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Increased risk of hip fracture in the elderly associated with prochlorperazine: is a prescribing cascade contributing?

Authors

  • Gillian E. Caughey,

    Corresponding author
    1. Quality Use of Medicines and Pharmacy Research Centre, Sansom Institute, School of Pharmacy and Medical Sciences, University of South Australia, Adelaide, SA, Australia
    • QUMPRC, Sansom Institute, School of Pharmacy and Medical Sciences, University of South Australia, GPO Box 2471, Adelaide 5001, SA, Australia.
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  • Elizabeth E. Roughead,

    1. Quality Use of Medicines and Pharmacy Research Centre, Sansom Institute, School of Pharmacy and Medical Sciences, University of South Australia, Adelaide, SA, Australia
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  • Nicole Pratt,

    1. Discipline of Public Health, University of Adelaide, Adelaide, SA, Australia
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  • Sepehr Shakib,

    1. Pharmacology Department, Royal Adelaide Hospital and University of Adelaide, Adelaide, SA, Australia
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  • Agnes I. Vitry,

    1. Quality Use of Medicines and Pharmacy Research Centre, Sansom Institute, School of Pharmacy and Medical Sciences, University of South Australia, Adelaide, SA, Australia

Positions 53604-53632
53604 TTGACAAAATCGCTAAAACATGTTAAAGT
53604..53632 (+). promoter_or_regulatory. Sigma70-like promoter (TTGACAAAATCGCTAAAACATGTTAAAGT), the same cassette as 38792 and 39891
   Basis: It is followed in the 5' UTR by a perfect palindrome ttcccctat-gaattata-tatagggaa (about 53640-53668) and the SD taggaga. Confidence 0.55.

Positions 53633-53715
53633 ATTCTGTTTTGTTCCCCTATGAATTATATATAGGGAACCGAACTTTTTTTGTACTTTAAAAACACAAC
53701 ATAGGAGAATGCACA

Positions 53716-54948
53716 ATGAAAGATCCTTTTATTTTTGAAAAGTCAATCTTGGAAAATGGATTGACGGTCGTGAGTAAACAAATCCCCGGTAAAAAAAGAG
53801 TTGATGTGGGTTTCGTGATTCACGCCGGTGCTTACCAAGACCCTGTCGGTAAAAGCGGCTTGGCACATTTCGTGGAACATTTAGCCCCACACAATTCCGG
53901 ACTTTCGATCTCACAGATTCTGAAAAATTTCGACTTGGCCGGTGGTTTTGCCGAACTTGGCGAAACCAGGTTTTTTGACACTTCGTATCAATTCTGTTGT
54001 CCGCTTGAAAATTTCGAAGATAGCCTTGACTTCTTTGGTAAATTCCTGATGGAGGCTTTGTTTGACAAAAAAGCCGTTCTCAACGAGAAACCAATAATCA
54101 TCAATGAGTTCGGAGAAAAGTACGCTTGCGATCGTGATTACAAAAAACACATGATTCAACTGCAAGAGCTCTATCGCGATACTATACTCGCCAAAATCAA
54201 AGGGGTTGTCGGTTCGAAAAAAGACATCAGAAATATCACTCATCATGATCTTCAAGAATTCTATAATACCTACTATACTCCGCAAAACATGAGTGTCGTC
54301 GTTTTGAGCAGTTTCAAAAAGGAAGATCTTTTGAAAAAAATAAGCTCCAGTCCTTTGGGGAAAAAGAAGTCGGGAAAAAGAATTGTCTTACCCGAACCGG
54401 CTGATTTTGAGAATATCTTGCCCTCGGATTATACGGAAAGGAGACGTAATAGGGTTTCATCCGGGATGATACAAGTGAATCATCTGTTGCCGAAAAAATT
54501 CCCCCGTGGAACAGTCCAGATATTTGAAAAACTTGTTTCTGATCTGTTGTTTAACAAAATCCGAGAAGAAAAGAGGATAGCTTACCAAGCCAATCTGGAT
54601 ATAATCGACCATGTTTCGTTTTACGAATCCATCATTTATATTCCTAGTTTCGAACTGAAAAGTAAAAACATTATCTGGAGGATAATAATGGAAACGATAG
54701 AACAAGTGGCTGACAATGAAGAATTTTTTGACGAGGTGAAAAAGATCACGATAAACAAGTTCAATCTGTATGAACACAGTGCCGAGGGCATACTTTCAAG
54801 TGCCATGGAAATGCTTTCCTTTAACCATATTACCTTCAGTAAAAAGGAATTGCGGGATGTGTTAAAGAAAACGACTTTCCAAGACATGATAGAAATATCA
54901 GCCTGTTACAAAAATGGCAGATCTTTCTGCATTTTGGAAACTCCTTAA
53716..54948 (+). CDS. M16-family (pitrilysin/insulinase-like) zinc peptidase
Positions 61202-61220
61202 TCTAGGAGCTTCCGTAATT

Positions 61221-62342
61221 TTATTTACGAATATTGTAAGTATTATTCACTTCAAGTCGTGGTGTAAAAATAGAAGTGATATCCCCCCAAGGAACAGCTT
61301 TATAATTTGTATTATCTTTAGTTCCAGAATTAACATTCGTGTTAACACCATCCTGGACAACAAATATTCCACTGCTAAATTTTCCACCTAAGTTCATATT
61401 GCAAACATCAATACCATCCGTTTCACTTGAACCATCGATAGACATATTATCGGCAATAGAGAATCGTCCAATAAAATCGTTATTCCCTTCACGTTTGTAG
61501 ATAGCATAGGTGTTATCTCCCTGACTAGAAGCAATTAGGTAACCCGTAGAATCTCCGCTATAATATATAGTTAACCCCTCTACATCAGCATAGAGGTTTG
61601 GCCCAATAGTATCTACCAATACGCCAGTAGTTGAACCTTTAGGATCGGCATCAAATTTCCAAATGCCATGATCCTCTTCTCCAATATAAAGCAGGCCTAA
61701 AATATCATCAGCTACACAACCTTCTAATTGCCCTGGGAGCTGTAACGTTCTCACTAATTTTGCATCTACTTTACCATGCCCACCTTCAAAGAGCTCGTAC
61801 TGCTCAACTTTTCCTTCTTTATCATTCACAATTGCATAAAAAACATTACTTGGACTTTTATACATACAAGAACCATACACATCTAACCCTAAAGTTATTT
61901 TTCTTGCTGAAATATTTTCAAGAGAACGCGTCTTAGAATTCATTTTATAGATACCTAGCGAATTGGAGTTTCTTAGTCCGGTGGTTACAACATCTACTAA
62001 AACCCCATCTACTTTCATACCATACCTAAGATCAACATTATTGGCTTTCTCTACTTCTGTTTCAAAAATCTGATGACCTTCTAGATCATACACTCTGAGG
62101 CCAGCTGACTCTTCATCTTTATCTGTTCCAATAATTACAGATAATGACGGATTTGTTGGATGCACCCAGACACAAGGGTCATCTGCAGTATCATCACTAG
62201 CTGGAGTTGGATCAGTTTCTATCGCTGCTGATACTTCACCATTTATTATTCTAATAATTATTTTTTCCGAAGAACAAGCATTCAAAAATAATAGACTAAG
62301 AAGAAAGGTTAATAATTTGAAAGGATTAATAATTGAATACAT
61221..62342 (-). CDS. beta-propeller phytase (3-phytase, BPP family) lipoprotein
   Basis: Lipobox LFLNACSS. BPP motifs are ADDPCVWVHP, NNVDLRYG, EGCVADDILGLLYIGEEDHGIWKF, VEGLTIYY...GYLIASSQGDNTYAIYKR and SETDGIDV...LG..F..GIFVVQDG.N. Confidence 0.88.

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  • Andrew L. Gilbert

    1. Quality Use of Medicines and Pharmacy Research Centre, Sansom Institute, School of Pharmacy and Medical Sciences, University of South Australia, Adelaide, SA, Australia
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  • The authors declare no conflict of interest.

Abstract

Purpose

To examine the prescribing of prochlorperazine secondary to the prescribing of a medicine which could lead to symptoms for which prochlorperazine is indicated and commonly used. Given the range of potential hypotensive, sedative, dystonic and other extra-pyramidal side effects associated with prochlorperazine, its association with hip fracture was also examined.

Methods

Prescription/event sequence symmetry analyses were undertaken from 1st January 2003 to 31st December 2006, using administrative claims data from the Department of Veterans' Affairs, Australia. This method assesses asymmetry in the distribution of an incident event (either prescription of another medicine or hospitalization) before and after the initiation of prochlorperazine. Crude and adjusted sequence ratios (ASR) with 95% confidence intervals (CI) were calculated.

Results

A total of 34 235 persons with incident use of prochlorperazine were identified during the study period. Statistically significant positive associations were found for a number of commonly used medicines, including cardiovascular medicines, NSAIDs, opioids and sedatives and the subsequent initiation of prochlorperazine that ranged from 1.07 (95%CI 1.01–1.14) for diuretics to 1.50 (95%CI 1.40–1.61) for statins. Prescription event analysis showed a 49% (95%CI 1.19–1.86) increased risk of hospitalisation for hip fracture following dispensing of prochlorperazine.

Conclusions

Prescribers should consider the possible contributing role of newly initiated medicines with the potential to cause of dizziness, and where possible address this through dose reduction or cessation of the medicine, rather than prescribing prochlorperazine. Copyright © 2010 John Wiley & Sons, Ltd.

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